Tulum Travel Guide

Tulum Travel Guide


Have you ever felt like you were decades too early or 5 years too late for something? Back in April of 2017, we pretended we were college students and decided to go to Tulum for Spring Break. As a child, my family frequently traveled to Mexico for our winter reprieve from the frigid, Alaskan winters. When I was 12, we spent several weeks in the Yucatán Peninsula, visiting all of the hotspots like Cancún, Cozumel, Mérida, Akumal and even the tiny town of Tulum.

Tulum Beach by Ruins

I remember the trip well — mostly for strange illnesses, like when my little brother ate too many beets at the hotel buffet and had 2 days of testing for what we thought was blood in his stool. (Ahem!) Or when my mother was violently sick on the ferry to and from Cozumel. She brought home a lovely souvenir of Hepatitis-A that year that she blames on said ferry ride. I spent a month post-vacation thinking she was going to die, not to mention we all had to get shots to protect us from yellow eyes and tormented livers. Oh the unsaid joys of traveling!

Maladies aside, it was a fantastically fun vacation. I can still visualize the colorful, colonial buildings of Mérida, mostly in vivid hues of pink, yellow and orange. We climbed the massive pyramid in Chichén Itzá (which sadly is no longer allowed.) We took in the ancient astrological observatory and marveled at the terrifying ways in which the Mayans sacrificed themselves. In Akumal, we tried parasailing (quite unsuccessfully) and much to our horror, found ourselves swimming with water snakes. We snorkeled in the turquoise waters off Cozumel and further south into Quintana Roo, we discovered the equally cerulean cenotes and caves underground. Lastly, I vaguely remember driving down to see the ancient ruins of Tulum — but other than that, I have no recollection of anything else there. 

Abarrotes Tulum Town

Fast forward 30 years, when Tulum was on everyone’s radar. This tiny beach town had become a chic, bohemian mecca. It was literally featured on every website, Instagram and magazine I followed. For years, I’d tried to find a way to revisit — perhaps for a yoga retreat or a girls’ trip. But sadly, by the time I made it back, I had already missed the bygone era of Coqui Coqui and other boutique hotels that I’d dreamed about visiting. In 2016, over a dozen hotels and businesses were raided and seized by police over land disputes. Over the course of the next few months, things went from bad to worse and it was clear that the Tulum I had wanted to see was no longer there.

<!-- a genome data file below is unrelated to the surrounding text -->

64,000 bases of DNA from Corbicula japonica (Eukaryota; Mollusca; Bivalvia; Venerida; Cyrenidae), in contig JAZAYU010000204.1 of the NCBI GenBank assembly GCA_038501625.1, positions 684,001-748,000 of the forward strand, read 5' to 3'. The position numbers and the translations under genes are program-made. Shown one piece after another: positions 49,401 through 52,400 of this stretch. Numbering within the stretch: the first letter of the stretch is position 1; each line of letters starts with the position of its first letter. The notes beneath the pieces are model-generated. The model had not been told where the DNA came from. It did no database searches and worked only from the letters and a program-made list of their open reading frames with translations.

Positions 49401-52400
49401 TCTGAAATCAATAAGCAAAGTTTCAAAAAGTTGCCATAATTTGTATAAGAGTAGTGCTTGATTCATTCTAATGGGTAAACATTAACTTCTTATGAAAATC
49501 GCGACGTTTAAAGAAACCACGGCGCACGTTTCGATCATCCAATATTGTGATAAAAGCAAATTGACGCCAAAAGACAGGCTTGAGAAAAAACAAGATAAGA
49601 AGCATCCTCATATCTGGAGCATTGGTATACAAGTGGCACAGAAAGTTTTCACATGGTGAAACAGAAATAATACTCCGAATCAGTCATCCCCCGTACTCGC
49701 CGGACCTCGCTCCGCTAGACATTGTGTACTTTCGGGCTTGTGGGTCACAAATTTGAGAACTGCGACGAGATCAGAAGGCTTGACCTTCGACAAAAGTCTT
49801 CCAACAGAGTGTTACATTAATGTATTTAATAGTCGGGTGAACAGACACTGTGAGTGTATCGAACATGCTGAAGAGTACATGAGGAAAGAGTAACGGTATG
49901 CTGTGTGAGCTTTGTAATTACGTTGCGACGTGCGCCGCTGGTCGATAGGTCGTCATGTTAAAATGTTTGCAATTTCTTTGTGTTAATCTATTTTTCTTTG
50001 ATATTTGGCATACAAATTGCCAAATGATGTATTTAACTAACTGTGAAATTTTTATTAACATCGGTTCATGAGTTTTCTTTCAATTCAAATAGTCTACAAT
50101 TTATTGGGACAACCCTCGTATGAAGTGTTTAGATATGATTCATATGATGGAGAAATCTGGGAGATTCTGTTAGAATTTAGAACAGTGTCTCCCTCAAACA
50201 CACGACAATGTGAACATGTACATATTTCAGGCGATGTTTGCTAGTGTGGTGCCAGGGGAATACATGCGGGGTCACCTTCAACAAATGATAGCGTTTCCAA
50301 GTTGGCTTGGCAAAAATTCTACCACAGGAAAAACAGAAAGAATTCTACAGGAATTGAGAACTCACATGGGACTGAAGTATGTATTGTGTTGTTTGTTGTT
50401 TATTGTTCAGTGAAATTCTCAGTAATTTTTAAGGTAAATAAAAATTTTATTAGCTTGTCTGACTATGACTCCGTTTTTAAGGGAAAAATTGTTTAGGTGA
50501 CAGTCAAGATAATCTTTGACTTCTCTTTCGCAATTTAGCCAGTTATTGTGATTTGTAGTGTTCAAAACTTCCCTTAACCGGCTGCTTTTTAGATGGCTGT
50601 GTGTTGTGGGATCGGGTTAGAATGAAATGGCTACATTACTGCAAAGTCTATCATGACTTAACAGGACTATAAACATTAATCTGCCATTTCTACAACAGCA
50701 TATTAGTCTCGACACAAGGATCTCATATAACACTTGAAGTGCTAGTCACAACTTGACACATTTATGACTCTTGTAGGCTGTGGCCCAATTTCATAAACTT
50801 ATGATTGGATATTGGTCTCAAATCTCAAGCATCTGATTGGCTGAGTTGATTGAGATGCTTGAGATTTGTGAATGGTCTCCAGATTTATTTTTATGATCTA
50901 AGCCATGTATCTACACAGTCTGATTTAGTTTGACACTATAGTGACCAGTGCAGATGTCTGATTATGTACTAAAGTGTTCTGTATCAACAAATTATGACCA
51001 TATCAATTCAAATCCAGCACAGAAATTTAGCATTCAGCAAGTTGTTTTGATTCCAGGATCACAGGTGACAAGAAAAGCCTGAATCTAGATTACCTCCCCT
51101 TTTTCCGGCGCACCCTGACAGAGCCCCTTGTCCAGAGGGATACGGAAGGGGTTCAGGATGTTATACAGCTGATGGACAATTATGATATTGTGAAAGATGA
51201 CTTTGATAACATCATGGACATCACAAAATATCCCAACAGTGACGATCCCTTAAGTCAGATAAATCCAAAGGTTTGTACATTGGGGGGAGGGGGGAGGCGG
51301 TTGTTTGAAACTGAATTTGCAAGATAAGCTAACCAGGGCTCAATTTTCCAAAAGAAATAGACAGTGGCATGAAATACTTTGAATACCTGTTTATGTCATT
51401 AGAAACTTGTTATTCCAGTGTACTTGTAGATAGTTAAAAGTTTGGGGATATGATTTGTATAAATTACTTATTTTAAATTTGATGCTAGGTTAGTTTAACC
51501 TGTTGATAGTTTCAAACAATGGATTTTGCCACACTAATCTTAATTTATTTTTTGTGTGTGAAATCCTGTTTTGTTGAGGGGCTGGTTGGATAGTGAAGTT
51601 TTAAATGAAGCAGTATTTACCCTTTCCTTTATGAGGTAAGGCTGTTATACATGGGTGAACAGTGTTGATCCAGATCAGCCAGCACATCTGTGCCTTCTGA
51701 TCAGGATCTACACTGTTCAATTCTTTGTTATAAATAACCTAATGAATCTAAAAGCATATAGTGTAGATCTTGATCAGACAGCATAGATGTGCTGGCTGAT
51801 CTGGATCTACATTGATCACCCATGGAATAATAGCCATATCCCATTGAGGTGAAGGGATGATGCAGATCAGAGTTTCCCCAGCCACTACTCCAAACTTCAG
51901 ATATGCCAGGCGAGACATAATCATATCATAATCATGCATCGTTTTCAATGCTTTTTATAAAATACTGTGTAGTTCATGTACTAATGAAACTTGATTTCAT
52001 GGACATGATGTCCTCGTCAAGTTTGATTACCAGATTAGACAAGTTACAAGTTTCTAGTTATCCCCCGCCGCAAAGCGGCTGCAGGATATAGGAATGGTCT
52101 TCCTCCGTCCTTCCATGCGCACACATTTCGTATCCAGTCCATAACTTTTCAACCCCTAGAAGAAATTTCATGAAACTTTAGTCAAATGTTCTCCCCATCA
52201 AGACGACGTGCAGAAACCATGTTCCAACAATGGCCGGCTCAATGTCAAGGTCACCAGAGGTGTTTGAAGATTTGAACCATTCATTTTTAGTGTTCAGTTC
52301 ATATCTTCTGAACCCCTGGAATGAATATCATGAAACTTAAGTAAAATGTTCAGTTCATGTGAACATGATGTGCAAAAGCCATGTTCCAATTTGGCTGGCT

photo (above) by The Selby prior to the raid and (below) after the seizure

Coqui Coqui Hotel Tulum 2017

When we arrived in Spring of 2017, the affected properties were torn down, disfigured and/or covered by reed curtains built by greed and shady politics. Even though the area still reeked of jetset, model-worthy air, I had the sinking feeling that I had missed it at its peak. I have very mixed feelings about Tulum and it’s not just because like my mother, I too, came back from the trip extremely sick for a month. It’s hard to say how Tulum will be rebuilt, but perhaps one day, those devoid spaces will be filled with new, bustling properties and the organic, rustic beginnings will be a distant memory for those that witnessed it at it’s heyday. Now, nearly two years later, I give you a belated, rough guide. Chances are decent that things have changed, but I’m guessing my story remains largely the same.


Let’s get the one thing that tends to come up when visiting Mexico out of the way first… “Is it safe?” Between the property seizures of top hotels, drug cartels, organized crime and corruption — it did make me pause to consider the safety of visiting the area. Generally, I do not allow fear to get in the way of my travels. Instead, I try to be as informed as possible. Warnings were mostly given against traveling into the jungle late at night — which was certainly not on my to-do list!